If you're into monthly or annual software subscriptions, GoToMyPC is
for you.  Their personal plan runs at $179.40 per year, or $20 a
month.  There are other options for multiple PC, corporate
configurations, etc.

For an indepedent review of GotToMyPC vs. PCAnywhere, you can read a
review of the two packages on PC Magazine's website here:,2997,s=1470&a=1828,00.asp

The last option I will suggest is moving the PC in question to
WindowsXP Professional.  Note that the home version DOES NOT feature
terminal services capabilities, so you will need to purchse the
slightly more expensive professional edition.  There's a great
'how-to' article on Microsoft's website that will help in getting this
feature installed:

What I like about the XP solution is its ability to accept your
various installed users, and is not limited to the currently active
desktop user.  Like our other options listed above, you can only have
one user in at any given time.

If you're really serious about having a terminal server, and need
multiple people logged in at the same time, you have two options.

The first is to install Windows 2000 Server.  It's pricey, but it will
accomplish the task of multiple remote users on one machine.  You will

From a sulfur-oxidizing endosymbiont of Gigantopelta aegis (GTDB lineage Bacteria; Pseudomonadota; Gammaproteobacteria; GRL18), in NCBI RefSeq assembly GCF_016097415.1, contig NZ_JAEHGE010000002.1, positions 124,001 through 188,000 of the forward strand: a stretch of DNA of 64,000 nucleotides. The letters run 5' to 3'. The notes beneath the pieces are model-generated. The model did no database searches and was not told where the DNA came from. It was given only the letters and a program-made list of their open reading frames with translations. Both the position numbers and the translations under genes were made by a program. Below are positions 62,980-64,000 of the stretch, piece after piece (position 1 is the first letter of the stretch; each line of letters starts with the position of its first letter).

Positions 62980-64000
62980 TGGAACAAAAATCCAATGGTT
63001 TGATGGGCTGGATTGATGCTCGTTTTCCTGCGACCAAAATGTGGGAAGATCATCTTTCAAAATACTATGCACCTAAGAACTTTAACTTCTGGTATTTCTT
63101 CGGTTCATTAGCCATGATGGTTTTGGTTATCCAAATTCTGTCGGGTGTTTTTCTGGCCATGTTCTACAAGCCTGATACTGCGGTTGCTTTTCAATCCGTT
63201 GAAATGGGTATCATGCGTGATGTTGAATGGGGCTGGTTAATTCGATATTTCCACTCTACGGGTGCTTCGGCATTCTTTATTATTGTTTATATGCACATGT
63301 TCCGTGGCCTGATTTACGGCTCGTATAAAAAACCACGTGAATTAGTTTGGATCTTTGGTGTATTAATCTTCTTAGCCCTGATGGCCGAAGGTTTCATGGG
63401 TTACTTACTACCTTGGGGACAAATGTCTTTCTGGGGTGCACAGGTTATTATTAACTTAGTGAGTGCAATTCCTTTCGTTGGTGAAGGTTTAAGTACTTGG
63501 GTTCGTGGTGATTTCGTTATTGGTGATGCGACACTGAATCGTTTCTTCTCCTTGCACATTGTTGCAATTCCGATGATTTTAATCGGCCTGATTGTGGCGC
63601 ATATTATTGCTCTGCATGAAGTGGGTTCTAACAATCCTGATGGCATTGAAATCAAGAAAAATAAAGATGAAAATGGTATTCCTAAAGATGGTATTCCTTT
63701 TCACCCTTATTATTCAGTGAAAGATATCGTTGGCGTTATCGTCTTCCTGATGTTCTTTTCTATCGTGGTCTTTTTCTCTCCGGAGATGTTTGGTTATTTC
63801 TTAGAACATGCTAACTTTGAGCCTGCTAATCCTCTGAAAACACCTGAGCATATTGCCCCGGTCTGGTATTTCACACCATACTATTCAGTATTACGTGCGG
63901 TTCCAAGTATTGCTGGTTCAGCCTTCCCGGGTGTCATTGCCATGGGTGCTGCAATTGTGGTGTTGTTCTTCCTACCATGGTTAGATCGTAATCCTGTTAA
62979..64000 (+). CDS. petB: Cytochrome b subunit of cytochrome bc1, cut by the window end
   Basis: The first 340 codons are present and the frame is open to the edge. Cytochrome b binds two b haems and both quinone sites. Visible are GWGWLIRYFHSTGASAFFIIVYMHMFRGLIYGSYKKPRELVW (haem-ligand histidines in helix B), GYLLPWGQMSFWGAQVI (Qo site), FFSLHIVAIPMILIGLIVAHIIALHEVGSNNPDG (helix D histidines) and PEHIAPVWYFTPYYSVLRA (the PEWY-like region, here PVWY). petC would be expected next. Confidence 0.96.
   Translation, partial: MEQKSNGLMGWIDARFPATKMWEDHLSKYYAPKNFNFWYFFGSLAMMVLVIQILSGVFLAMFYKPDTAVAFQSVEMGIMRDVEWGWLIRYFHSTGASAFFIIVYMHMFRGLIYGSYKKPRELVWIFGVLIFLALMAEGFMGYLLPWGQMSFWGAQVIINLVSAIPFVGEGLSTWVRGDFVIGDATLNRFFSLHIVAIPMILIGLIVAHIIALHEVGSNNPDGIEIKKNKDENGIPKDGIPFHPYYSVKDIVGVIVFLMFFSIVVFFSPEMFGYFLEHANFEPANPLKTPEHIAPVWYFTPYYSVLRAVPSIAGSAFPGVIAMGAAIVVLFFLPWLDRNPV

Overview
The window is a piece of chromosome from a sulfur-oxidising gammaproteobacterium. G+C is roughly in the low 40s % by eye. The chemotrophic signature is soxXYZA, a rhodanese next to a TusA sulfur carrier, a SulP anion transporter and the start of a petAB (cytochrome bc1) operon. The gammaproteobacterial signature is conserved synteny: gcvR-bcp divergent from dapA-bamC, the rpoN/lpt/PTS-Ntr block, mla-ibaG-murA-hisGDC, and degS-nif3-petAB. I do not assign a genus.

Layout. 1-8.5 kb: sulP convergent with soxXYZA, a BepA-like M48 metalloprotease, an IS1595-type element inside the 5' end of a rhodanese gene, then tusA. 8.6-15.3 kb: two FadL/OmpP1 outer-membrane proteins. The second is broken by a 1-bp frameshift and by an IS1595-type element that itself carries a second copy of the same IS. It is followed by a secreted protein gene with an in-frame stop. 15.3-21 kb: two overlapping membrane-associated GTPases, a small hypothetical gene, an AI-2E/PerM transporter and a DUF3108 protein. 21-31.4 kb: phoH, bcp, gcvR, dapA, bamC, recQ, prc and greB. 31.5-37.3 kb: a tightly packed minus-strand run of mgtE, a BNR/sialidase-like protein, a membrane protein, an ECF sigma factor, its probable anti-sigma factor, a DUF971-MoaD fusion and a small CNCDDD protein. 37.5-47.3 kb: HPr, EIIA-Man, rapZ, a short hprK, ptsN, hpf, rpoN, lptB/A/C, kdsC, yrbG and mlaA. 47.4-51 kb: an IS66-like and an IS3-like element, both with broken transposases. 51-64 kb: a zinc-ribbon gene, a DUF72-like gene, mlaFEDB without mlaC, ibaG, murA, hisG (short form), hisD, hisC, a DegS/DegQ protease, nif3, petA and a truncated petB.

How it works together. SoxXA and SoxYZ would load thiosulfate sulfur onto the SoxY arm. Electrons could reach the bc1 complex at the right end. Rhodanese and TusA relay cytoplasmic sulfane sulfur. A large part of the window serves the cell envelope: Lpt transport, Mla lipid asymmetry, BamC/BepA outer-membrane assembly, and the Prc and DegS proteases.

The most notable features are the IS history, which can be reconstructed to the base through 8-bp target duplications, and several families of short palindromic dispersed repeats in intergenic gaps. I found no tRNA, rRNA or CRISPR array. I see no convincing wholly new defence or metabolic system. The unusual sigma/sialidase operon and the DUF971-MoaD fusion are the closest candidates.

also need to purchase additional client access licenses for every
connecting machine running an operating system other than Windows 2000
or XP.  In other words, in addition to purchasing the 2000 server
software, you also need to purchase a license for your windows 98
workstations that are calling in.  Windows 2000 clients have a 'built
in license' and do not require additional license purchases.

Another product from Citrix will work with a Windows 2000 server to
provide a more rhobust terminal services solution.  Since it requires
Windows 2000 server, this will likely start to eat up your IT budget,
but I figured it's worth knowing about :).  Citrix makes a product
called Metaframe, which offers better performance and more features
over plain vanilla terminal services.  There also client applications
available for many more platforms (Microsoft limites you to just
Windows and PocketPC clients).

You can find out more about Citrix here:

I did a search at for 'remote access' and found a number
of products:

Try searching similar keywords at other download websites such as, and other related download sites:


I hope that my answer has provided you with a good overview of your
available options.  There are likely hundreds of other applications
that you may stumble upon that will also do the trick.

Best of luck!!

jimyeti-ga rated this answer:4 out of 5 stars
Excellent answer, though I would have preferred "possible" to "impossible".

Subject: Re: WIndows networking
From: stephenr-ga on 21 Apr 2002 12:13 PDT
A computer running Windows Terminal Services is actually acting as a multi-user 
operating system.

The nature of Windows Professional is that this is not possible.